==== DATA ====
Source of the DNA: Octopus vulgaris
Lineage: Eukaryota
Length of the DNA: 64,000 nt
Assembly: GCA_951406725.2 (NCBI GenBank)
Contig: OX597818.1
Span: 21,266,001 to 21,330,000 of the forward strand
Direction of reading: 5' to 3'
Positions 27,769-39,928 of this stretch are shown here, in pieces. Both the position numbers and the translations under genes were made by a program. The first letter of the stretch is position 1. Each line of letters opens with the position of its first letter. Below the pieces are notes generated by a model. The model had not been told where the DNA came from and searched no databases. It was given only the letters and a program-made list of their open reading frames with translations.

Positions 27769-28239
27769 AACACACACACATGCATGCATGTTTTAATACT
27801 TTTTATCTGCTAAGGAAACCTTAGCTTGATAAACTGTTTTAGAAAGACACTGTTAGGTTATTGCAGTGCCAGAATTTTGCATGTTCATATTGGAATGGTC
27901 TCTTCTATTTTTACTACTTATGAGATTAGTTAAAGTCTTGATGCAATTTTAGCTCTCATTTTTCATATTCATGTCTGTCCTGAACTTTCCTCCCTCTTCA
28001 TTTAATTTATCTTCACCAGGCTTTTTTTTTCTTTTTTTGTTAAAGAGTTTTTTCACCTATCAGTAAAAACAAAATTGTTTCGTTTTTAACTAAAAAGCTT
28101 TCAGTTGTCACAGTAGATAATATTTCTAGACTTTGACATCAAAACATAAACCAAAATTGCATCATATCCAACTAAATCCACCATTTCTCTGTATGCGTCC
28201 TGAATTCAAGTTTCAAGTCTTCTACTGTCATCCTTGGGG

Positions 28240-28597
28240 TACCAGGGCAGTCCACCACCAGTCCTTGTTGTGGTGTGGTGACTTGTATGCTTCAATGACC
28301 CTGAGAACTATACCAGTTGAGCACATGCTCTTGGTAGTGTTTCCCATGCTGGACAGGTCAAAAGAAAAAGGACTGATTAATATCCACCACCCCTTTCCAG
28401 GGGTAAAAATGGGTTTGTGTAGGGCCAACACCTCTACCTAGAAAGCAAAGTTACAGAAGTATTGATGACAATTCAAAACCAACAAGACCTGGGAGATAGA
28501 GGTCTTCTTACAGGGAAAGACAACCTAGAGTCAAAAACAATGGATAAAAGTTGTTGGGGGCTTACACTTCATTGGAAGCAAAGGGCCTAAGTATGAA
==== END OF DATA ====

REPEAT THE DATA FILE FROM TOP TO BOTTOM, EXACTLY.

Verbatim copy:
Source of the DNA: Octopus vulgaris
Lineage: Eukaryota
Length of the DNA: 64,000 nt
Assembly: GCA_951406725.2 (NCBI GenBank)
Contig: OX597818.1
Span: 21,266,001 to 21,330,000 of the forward strand
Direction of reading: 5' to 3'
Positions 27,769-39,928 of this stretch are shown here, in pieces. Both the position numbers and the translations under genes were made by a program. The first letter of the stretch is position 1. Each line of letters opens with the position of its first letter. Below the pieces are notes generated by a model. The model had not been told where the DNA came from and searched no databases. It was given only the letters and a program-made list of their open reading frames with translations.

Positions 27769-28239
27769 AACACACACACATGCATGCATGTTTTAATACT
27801 TTTTATCTGCTAAGGAAACCTTAGCTTGATAAACTGTTTTAGAAAGACACTGTTAGGTTATTGCAGTGCCAGAATTTTGCATGTTCATATTGGAATGGTC
27901 TCTTCTATTTTTACTACTTATGAGATTAGTTAAAGTCTTGATGCAATTTTAGCTCTCATTTTTCATATTCATGTCTGTCCTGAACTTTCCTCCCTCTTCA
28001 TTTAATTTATCTTCACCAGGCTTTTTTTTTCTTTTTTTGTTAAAGAGTTTTTTCACCTATCAGTAAAAACAAAATTGTTTCGTTTTTAACTAAAAAGCTT
28101 TCAGTTGTCACAGTAGATAATATTTCTAGACTTTGACATCAAAACATAAACCAAAATTGCATCATATCCAACTAAATCCACCATTTCTCTGTATGCGTCC
28201 TGAATTCAAGTTTCAAGTCTTCTACTGTCATCCTTGGGG

Positions 28240-28597
28240 TACCAGGGCAGTCCACCACCAGTCCTTGTTGTGGTGTGGTGACTTGTATGCTTCAATGACC
28301 CTGAGAACTATACCAGTTGAGCACATGCTCTTGGTAGTGTTTCCCATGCTGGACAGGTCAAAAGAAAAAGGACTGATTAATATCCACCACCCCTTTCCAG
28401 GGGTAAAAATGGGTTTGTGTAGGGCCAACACCTCTACCTAGAAAGCAAAGTTACAGAAGTATTGATGACAATTCAAAACCAACAAGACCTGGGAGATAGA
28501 GGTCTTCTTACAGGGAAAGACAACCTAGAGTCAAAAACAATGGATAAAAGTTGTTGGGGGCTTACACTTCATTGGAAGCAAAGGGCCTAAGTATGAA